Jaguars Run Riot, Hand Steelers First Home Loss Of The Season
Steelers Fever Exclusive Editorial
|Tuesday, December 18, 2007
By Eddie Griffin
Steelers Fever Columnist
The Steelers made a valiant fourth-quarter, 15-point comeback, but in the end, couldn’t slow down Jacksonville’s two-headed rushing attack, as the Jaguars handed Pittsburgh a 29-22 loss in their regular-season home finale.
After the Jaguars took a 3-0 lead into the second quarter, a short punt gave the Steelers the ball at the Jacksonville 31, and four plays later, Heath Miller caught an 18-yard touchdown pass from Ben Roethlisberger to put the Steelers up 7-3.
However, from that point, Jacksonville shut down the Pittsburgh offense over the next couple of quarters and got theirs going in a big way, scoring 19 unanswered points to take a 22-7 lead going into the fourth quarter.
The game turned in the first minute of the fourth. Jacksonville was driving for a potential back-breaking score, when David Garrard threw only his second interception of the season, with Anthony Smith picking off the throw and returning it 50 yards to the Jaguars 12. Roethlisberger connected with Hines Ward for an 11-yard touchdown to pull Pittsburgh within 22-14 with 13:11 left, and it was a game again.
Jacksonville drove into Pittsburgh territory yet again, and had a 2nd and 3 at the 45, but the defense held, forcing a punt that put the Steelers at their own 16 with 9:29 left.
On the ensuing drive, Willie Parker had runs of 13 and 27 yards, the latter coming on a play in which Roethlisberger tossed it to him as he was being hit, and Santonio Holmes caught an 18-yard pass for a first down on 3rd and 18, leading to a 30-yard touchdown pass to Nate Washington. On the two-point conversion play, Cedric Wilson, a star QB in his high school days in Memphis before being a standout receiver at the University of Tennessee, found Holmes wide open in the back of the end zone to tie things up at 22 with 5:46 left.
Unfortunately, the defense could not stop the Jaguars offense, and Jacksonville drove 73 yards in eight plays, taking the decisive lead on a 12-yard touchdown run by Fred Taylor, who shredded the Pittsburgh defense all day, going for 147 yards on 25 carries.
Still, there was 1:57 left on the clock for Big Ben and the offense to try to drive down for a tying score. Najeh Davenport returned the kickoff to the 41, and a Roethlisberger scramble on 3rd and 10 got the ball into Jacksonville territory. However, on 4th and 7 from the 45, Heath Miller caught a pass but came up short of the first-down marker, turning the ball over to the Jaguars, who ran the clock out to hand Pittsburgh their first home defeat of the season.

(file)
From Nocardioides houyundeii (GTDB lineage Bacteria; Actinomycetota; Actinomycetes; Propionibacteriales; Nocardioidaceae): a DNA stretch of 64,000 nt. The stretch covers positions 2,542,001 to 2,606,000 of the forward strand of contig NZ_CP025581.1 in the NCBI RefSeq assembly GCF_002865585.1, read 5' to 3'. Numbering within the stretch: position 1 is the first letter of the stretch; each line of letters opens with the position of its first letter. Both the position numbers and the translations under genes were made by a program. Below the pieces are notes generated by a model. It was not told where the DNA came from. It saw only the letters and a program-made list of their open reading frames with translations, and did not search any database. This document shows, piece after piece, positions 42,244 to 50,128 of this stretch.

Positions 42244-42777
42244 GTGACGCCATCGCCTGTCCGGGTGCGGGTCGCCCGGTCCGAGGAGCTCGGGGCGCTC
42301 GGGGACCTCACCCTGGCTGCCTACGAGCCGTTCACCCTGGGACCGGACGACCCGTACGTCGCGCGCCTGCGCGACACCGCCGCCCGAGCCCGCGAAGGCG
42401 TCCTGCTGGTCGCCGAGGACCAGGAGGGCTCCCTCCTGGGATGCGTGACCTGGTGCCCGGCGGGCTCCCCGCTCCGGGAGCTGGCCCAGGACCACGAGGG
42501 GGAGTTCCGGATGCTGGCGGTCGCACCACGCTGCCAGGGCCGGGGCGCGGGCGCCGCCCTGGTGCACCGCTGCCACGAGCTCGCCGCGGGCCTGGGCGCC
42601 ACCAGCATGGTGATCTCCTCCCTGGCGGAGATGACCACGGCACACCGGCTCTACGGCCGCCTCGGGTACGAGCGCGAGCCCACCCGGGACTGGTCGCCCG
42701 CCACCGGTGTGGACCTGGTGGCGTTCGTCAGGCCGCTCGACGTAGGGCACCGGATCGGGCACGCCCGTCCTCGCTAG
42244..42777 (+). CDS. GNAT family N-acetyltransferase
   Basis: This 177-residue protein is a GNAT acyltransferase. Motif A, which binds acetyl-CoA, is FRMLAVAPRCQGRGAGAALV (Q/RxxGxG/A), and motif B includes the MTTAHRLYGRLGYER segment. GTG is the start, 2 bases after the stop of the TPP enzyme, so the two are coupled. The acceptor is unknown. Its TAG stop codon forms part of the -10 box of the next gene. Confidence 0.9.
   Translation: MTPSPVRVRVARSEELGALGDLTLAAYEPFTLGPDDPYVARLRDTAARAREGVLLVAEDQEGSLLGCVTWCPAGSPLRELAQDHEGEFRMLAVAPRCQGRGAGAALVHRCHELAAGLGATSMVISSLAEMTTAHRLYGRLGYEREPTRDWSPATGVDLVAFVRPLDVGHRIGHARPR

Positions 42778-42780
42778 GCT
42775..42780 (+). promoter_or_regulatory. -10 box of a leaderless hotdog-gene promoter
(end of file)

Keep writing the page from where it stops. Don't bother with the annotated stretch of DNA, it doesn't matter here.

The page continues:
Pittsburgh was held to only 217 net yards, their second-lowest output of the season (216 vs. the Dolphins in Week 12). Willie Parker ran for exactly 100 yards on 14 carries, and Big Ben, despite his three touchdown passes that gave him a new Steeler record of 29 (breaking Terry Bradshaw’s record of 28, set in 1978), was held to 16 of 33 passing for 146 yards.
But, in the end, the Jaguars offense proved to have no issues with the snow or the Pittsburgh defense. Jacksonville ran for 224 yards and racked up 421 yards total. The Jaguars had nine runs of at least 10 yards or more, with four of them coming on the game-winning touchdown drive, the biggest being a 20-yarder by Maurice Jones-Drew on 3rd and 11 from the Pittsburgh 32, and shortly thereafter, the knockout blows were delivered, and the Steelers suffered back-to-back losses for the first time since Weeks 8 and 9 of last season.
The fact that they didn’t give up when Jacksonville went up 22-7 is something to think positively of, even if it didn’t turn out in the Steelers’ favor in the end.
Though he didn’t get nearly as many carries as he might have liked, Willie Parker was able to break solid runs against a tough Jaguars defense multiple times, going for 27, 16, 13, and 13 yards.
The offensive line proved to be a little overmatched several times throughout the afternoon, resulting in five sacks of Roethlisberger, which had to be a little extra painful given the sore right shoulder that held him out of practice for a few days.
Pittsburgh came into the game leading the league in time of possession, but Jacksonville wound up with a 15 minute, 8 second advantage in time of possession. Along with that 20-play drive that took nearly 10 minutes off of the clock, Jacksonville had a touchdown drive at the end of the second quarter that took up 5:06, and four other possessions that lasted at least 3:05.
Last, but most certainly not least, there’s the complete domination of Jacksonville’s ground game over what was supposed to be one of the best rushing defenses in the league.
Two weeks ago, Pittsburgh had a two-game lead in the division. Now, with back to back losses and Cleveland victories over the Jets and Buffalo, there’s a tie atop the division, as both teams are now 9-5.
Pittsburgh still holds the tiebreaker by virtue of their two wins over the Browns, but there’s no margin of error as the Steelers look to clinch the division once again when they head to 3-11 St. Louis.
The situation is still the same — one Pittsburgh win, one Cleveland loss = AFC North title.
However, their hopes for the #3 seed took a serious hit after San Diego routed Detroit 51-14 to move to 9-5. If both teams win out, San Diego would get the #3 seed by virtue of a better record against conference opponents, and that could mean a road trip to New England in the divisional round.
St. Louis isn’t to be underestimated, despite their poor record. So, it’s imperative that Pittsburgh bring their best to the Edward Jones Dome. If they don’t, there’s a good chance that division title that seemed a mere formality just a few short weeks ago could be in great jeopardy heading into Week 17.